Their comprehensive auditory strategy also connects all Apple products, ranging from laptops and iPhones to Apple Pay. It is this unifying experience, and the familiarity of sounds that has helped to create a diehard base of Apple fans. Like it or not, Apple set the bar extremely high for sonic branding.


    What is the main purpose of sonic branding?

    The ultimate goal in sonic branding is to connect with customers through audio mediums, which is now a large part of the customer experience. However, it actually goes much deeper than that. Sounds, especially music, surpass language, cultures, religion, personal beliefs, and politics to evoke a feeling that unites listeners in a shared experience. As companies expand, being able to communicate their brand identity to everyone is crucial for revenue progression.


    What is the psychology of sonic branding?

    Coffee is a universal addiction. The sound of brewed coffee steaming and gurgling is enough to get coffee lovers’ adrenalin pumping. Your mind immediately shifts to the delicious dark liquid swirling in a cup, eager to be swallowed. The sounds of coffee are so intoxicating that there is even an eight-hour YouTube video, with over 1.5 million views, that only has coffee shop sounds.

    This explains why the psychology of sonic branding is so essential. Sounds evoke emotions as well as feelings of restorative nostalgia. They contribute to purchasing urges simply because as human beings, our brains associate sounds with our emotional senses. From a marketing standpoint, that is too powerful to ignore.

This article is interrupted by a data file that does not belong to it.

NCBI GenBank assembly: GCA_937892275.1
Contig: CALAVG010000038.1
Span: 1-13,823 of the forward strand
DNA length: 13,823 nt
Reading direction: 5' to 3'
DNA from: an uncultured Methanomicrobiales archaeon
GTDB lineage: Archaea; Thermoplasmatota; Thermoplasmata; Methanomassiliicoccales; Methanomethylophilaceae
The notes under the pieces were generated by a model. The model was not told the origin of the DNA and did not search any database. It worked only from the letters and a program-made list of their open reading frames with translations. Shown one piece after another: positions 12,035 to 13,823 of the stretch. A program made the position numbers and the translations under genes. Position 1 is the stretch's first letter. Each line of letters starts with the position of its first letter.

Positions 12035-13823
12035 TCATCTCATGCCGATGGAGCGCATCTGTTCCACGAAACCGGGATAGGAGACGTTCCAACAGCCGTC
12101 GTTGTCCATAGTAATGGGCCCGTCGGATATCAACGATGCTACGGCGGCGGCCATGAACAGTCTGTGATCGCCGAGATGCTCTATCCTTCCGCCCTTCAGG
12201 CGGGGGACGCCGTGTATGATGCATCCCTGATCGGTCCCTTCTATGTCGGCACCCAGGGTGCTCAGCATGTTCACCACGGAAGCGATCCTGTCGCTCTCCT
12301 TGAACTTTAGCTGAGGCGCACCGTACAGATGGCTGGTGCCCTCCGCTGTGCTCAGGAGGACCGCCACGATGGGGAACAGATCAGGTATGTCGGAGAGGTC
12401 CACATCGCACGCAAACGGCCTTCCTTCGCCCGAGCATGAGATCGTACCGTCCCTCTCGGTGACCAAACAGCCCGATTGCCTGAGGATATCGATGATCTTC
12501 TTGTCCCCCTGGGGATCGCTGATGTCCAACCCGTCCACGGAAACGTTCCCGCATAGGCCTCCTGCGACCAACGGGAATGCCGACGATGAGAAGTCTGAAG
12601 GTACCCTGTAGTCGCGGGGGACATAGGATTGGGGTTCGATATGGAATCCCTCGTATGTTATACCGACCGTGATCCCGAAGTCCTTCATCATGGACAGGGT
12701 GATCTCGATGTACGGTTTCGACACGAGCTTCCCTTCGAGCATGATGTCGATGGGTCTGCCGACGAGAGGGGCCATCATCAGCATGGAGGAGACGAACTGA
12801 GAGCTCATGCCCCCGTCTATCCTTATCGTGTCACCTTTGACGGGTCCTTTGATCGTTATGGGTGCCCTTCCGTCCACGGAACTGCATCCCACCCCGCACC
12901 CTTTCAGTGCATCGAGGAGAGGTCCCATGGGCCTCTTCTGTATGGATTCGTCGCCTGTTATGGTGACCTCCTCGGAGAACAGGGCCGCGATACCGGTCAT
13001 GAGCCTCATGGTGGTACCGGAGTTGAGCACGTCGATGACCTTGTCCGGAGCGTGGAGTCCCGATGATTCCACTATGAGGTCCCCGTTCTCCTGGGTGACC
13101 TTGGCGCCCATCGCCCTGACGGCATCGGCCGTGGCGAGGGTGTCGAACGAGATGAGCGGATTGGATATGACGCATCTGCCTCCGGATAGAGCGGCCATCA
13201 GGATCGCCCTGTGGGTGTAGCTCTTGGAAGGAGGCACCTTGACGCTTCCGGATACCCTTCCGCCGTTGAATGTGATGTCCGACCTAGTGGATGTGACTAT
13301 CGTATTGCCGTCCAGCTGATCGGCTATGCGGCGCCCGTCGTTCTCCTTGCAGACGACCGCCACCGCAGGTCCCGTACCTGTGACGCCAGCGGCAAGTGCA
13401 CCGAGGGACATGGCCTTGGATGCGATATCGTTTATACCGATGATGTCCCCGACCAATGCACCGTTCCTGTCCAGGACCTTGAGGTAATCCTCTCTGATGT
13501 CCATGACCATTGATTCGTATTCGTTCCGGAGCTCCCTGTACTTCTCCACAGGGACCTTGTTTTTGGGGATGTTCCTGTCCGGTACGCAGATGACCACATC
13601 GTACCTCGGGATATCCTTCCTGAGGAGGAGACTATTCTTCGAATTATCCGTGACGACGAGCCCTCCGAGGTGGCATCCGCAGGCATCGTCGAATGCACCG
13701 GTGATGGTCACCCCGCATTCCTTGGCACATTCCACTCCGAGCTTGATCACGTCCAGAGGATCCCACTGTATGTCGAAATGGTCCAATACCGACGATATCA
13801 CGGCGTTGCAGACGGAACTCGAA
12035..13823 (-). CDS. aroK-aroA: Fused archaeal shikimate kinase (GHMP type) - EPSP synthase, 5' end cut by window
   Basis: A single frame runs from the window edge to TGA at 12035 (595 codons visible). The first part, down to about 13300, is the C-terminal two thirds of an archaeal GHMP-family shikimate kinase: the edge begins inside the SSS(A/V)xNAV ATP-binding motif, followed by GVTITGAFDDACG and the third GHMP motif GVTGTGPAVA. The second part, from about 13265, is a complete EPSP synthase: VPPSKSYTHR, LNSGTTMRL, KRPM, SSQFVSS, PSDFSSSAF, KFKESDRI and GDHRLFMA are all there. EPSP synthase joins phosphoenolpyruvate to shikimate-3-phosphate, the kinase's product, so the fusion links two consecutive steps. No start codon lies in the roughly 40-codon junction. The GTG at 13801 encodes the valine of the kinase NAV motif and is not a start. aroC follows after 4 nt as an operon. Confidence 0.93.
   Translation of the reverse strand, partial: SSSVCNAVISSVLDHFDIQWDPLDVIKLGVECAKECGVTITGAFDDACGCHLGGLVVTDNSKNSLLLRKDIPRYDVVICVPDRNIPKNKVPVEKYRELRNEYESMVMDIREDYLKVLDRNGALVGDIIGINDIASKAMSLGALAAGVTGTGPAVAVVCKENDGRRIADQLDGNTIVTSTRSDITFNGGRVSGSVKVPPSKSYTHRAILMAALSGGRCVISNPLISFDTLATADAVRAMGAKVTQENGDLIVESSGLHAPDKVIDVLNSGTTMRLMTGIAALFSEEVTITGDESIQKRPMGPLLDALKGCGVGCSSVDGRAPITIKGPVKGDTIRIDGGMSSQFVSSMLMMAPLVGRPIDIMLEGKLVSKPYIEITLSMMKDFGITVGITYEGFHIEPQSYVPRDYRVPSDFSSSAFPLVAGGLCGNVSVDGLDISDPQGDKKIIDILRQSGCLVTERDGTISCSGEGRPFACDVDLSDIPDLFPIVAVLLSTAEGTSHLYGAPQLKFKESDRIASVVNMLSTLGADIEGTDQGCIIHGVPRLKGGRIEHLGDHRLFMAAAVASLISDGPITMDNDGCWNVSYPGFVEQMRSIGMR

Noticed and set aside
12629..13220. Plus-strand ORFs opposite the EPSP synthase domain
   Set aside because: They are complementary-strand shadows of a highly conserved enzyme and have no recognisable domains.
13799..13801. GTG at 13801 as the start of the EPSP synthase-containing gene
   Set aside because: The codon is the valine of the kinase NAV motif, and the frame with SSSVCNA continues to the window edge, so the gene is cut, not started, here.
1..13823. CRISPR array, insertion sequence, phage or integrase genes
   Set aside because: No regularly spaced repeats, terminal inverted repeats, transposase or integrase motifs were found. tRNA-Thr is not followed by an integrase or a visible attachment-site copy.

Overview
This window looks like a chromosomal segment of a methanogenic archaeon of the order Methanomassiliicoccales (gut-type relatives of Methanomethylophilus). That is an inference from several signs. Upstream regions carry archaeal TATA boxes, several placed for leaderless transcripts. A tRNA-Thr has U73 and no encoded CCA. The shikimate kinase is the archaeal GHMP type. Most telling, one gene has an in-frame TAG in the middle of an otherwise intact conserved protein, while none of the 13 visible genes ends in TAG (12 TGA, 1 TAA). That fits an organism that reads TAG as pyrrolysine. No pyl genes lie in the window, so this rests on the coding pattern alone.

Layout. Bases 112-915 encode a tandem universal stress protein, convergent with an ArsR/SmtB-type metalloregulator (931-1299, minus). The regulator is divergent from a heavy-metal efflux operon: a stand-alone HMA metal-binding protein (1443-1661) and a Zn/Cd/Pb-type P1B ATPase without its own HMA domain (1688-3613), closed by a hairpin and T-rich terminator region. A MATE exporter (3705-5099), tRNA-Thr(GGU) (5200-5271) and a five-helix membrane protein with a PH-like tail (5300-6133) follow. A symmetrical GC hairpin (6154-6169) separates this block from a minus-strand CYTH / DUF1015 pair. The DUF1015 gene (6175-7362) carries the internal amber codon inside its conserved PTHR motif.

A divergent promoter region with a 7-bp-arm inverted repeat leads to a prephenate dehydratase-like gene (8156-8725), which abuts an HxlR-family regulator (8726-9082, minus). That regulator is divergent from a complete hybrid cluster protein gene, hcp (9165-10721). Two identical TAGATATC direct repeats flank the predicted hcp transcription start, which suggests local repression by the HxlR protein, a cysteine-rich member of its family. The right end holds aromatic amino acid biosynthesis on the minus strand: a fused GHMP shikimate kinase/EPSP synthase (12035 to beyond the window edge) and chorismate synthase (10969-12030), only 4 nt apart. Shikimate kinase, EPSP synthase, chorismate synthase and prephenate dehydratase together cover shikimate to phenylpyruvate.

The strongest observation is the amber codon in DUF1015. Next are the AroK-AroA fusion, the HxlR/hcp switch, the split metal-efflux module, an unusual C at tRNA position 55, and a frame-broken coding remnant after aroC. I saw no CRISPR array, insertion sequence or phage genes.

What is a sonic logo?

    A sonic logo encapsulates your brand the same way as a visual logo – easy brand recognition, but with auditory signals. With a sonic logo, that same brand recognition and identity must be translated through sound.

    Normally comprised of just a few seconds of musical notes or other repeatable sounds, a sonic logo has the enormous responsibility of carrying the entire meaning of a brand on its back. Whether millions of dollars are spent on its conception or just a couple of musicians with guitars in a garage, a sonic logo must hit the correct note for consumers.

    Coco-Cola won the golden ticket with their sonic logo adaptation, translating their memorable red and white static logo into a thirst inducing audio logo. Coca-Cola’s signature ‘pop-fizz’ sonic logo begins simple enough, the sound of a coke bottle opening. It quickly follows with the clinking of ice cubes, a sloshy pour, carbonated fizz, and ends with a thirst-quenching ‘ahhh’. In just a few seconds Coca-Cola embodied everything their brand is about, satisfying your thirst with a delicious drink.